Thursday, April 20, 2006

CivicSpace, here I come...

So I have joined the guys at CivicSpace full time as a Managing Partner after leaving the Beaumont Foundation. I'm responsible for strategy and business operations in the organization.

This is particularly exciting because CivicSpace is poised to make a big leap from good open source idea to compelling, paradigm shifting sea-change. How are we going to do this you ask?

We are going to build a sustainable economy around CivicSpace. In talking with folks, it has increasingly become clear that "the business is the community" and the "community is the business." Folks need health insurance. It takes money to change the world.

And, surprisingly, CivicSpace has seen very little investment relative to its impact (the same is true of CiviCRM). Not sure if all those visionary individual donors and foundations are asleep at the wheel and can't see the thousands (yes, thousands) of nonprofits adopting the technology because it meets real, concrete needs to improve efficiency and expand impact. Alternatively, we aren't communicating the story well or in a compelling way (something about being focused on the needs of thousands of individual groups, perhaps?).

In either case, we'll draw some attention to ourselves and see if we can multiply our impact by 10 (for those following at home, that would be tens of thousands of groups engaging in more effective social change). If any of those investors read this blog, please do send me an email (dgeilhufeATyahooDOTcom).

Back to the business model. We think that there is a big and sustainable business in launching a hosted version of CivicSpace. In fact, we have quietly launched an initial trial of CivicSpace on Demand. But the business is the community and the community is the business.

So we also think we have a model for how the innovation in our business can be harnessed to benefit the larger civic sector. Rather than be a traditional ASP peddling our wares directly to nonprofits, we are looking for CivicSpace Associates. These are folks that deploy CivicSpace On Demand for "customers" (nonprofits, civic groups, political organizations, whatever). Associates could be a business that serves a hundred nonprofit sector clients or just a college student that builds a grassroots community website every couple of months as a volunteer project.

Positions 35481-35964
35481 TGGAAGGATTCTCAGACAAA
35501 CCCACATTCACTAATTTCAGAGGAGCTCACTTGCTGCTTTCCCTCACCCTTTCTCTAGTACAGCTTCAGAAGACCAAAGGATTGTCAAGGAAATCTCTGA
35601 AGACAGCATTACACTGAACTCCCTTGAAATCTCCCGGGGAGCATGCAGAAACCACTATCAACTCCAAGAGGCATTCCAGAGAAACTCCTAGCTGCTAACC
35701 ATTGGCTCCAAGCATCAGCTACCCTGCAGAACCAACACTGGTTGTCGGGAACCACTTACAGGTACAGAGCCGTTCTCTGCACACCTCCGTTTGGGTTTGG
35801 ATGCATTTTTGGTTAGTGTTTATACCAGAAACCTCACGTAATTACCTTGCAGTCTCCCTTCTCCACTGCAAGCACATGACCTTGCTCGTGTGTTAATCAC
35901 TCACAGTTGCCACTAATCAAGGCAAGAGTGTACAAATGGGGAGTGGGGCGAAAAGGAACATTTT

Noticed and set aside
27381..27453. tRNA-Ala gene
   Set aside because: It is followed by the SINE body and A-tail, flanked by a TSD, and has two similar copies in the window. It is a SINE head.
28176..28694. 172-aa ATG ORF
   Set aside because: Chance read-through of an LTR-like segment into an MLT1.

These Associates, as they invest their time and energy into CivicSpace On Demand to create a better experience for end users, end up creating a better CivicSpace open source download [remember we are a social enterprise so we can give away our proprietary advantage for free if it helps the community; our financial ROI stops far short of Porsches-- closer to health insurance for employees].

Our innovation? Create a direct financial incentive to improve the open source software. Since Associates re-sell CivicSpace On Demand to customers with a mark-up for the value added services they offer (set-up, configuration, training, support, etc.), they have an incentive to make sure that CivicSpace On Demand is a great product. Since a lot of Associates are already comfortable with open source communities, they will participate in CivicSpace On Demand the same way they participate in other open source communities since the CivicSpace On Demand code will always be available as the free and open source CivicSpace download.

But the community is the business and the business is the community. So I'm getting ahead of myself and will go back to our initial associates and ask them what the business looks like. They have the final say because they are the ones that know how best to create an economy around CivicSpace On Demand.